To me there are many important parts to building a strong community – it is not just you and your business, but your neighborhood, your city, your country. I got involved early with DC Central Kitchen, and since then we have had a great back and forth relationship – students from DCCK come to train at our restaurants, and our team goes there to teach and to learn. I love the work that Dog Tag Bakery is doing in Georgetown, they are filling a need for a great bakery but also serving the community by training veterans – it is absolutely amazing. And over the years I have seen how community can be built by surrounding yourself with a strong team – people you respect and trust. These are the ones you will be relying on for years to come. Some of my team members have been working with me since the very beginning when we opened Jaleo 25 years ago!

Q: What are the most important aspects of “giving back” to the community, lessons to share about your experience feeding the people of Puerto Rico?

Before we arrived in Puerto Rico, my team from World Central Kitchen and I, we thought we might be there for a few days, making a few hundred meals. But when we landed we understood the scale of the problem, and quickly learned a valuable lesson about the urgency of NOW. Instead of going to an office building and discussing what needed to happen, we did what we do best – we cooked. We went to chefs, to kitchens, to food trucks, and started making a plan to feed hundreds of people, then thousands of people – and ultimately our team served over three million meals. Don’t let planning get in the way of action!

Q: You will be honored at the C-CAP Benefit and will receive the C-CAP Honors Award, an award granted to individuals within the culinary industry for exceptional leadership and achievements.  Please share your advice for the next generation of chefs aspiring to become leaders in the industry?

Be like the three Musketeers – “all for one and one for all” – never forget the people around you. There is a proverb that says, “If you want to go fast, go alone; if you want to go far, go together.” The best successes are those that are shared, and the most helpful failures happen when everyone can learn together.


Chefs and Industry Professionals talk about Mentorship:

“My mentor was James Beard.  His advice gave me the confidence to follow my joy of cooking on to a career.  It is not hard to pass on what you know to someone who needs your guidance and the benefits to both the mentee and the mentor are extremely meaningful and rewarding.”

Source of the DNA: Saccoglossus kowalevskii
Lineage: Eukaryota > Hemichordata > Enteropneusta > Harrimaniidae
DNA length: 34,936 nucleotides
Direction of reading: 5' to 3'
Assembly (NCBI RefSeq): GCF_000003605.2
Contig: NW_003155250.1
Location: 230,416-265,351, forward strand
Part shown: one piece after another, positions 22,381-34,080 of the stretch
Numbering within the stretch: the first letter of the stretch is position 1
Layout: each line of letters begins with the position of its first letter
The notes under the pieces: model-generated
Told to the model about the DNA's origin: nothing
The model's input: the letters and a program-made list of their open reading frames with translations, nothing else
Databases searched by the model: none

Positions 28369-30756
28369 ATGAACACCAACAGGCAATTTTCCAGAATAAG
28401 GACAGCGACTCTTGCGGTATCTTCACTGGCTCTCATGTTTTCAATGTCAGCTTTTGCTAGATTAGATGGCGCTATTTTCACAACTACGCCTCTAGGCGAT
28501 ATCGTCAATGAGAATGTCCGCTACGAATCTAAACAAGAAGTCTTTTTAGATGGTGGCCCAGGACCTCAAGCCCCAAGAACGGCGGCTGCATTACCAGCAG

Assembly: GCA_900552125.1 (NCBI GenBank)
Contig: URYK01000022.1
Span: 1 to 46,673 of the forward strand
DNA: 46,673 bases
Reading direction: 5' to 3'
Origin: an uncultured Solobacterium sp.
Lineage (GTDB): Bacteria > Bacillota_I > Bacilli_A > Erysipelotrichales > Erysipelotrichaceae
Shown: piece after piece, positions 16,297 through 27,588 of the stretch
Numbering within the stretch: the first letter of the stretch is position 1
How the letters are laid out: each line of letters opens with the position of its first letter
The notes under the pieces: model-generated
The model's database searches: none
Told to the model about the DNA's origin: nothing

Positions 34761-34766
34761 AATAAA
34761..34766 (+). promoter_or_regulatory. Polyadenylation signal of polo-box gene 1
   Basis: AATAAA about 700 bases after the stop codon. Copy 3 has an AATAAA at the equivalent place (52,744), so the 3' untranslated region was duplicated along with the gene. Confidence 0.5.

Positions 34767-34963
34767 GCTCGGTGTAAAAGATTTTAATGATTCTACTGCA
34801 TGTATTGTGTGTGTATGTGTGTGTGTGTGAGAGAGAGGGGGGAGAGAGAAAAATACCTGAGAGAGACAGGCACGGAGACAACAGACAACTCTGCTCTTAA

Richard Grausman, Founder and Chairman Emeritus, Careers through Culinary Arts Program (C-CAP)

“The reason why I’m a chef today is because I had some great mentors, Chef Charlie Trotter, an amazing chef in Chicago, and Miss Leah Chase from New Orleans, taught me a lot about work ethic, pushing through, staying curious, and always keep learning, and that’s something that I want to give back to my young cooks. “ — Marcus Samuelsson, Chef, Author, Restaurateur, Co-Chair C-CAP Board of Directors, from PBS American Graduate Day 2017

“Learn your craft, perfect your craft, and share your craft.” 

Philippe Bertineau, The Polo Bar

“I can safely say that almost 90% what I am today can be attributed to many mentors that I have had in different phases of my career & life. Looking back, what I value most in a mentor is his/her ability to instill confidence and the courage to believe in yourself even when you are not sure. I was very fortunate to have many of them who guided me through their leadership, put an immense amount of trust in my skills and compelled me to succeed. The field of Culinary is an area where you learn most from who you work with than from any class or book. A dedicated day spent with a good chef who is willing to invest in you is worth a hundred cookbooks!”

 —Ashfer Biju, Perrine

“The greatest satisfaction of being a chef is not creating a dish, rather it is observing a sous chef you have trained create a dish that he or she is proud of.   We are all the sum of those who came before us, meaning that those who follow will be our responsibility to create a brighter future.”

Aaron Bludorn, Café Boulud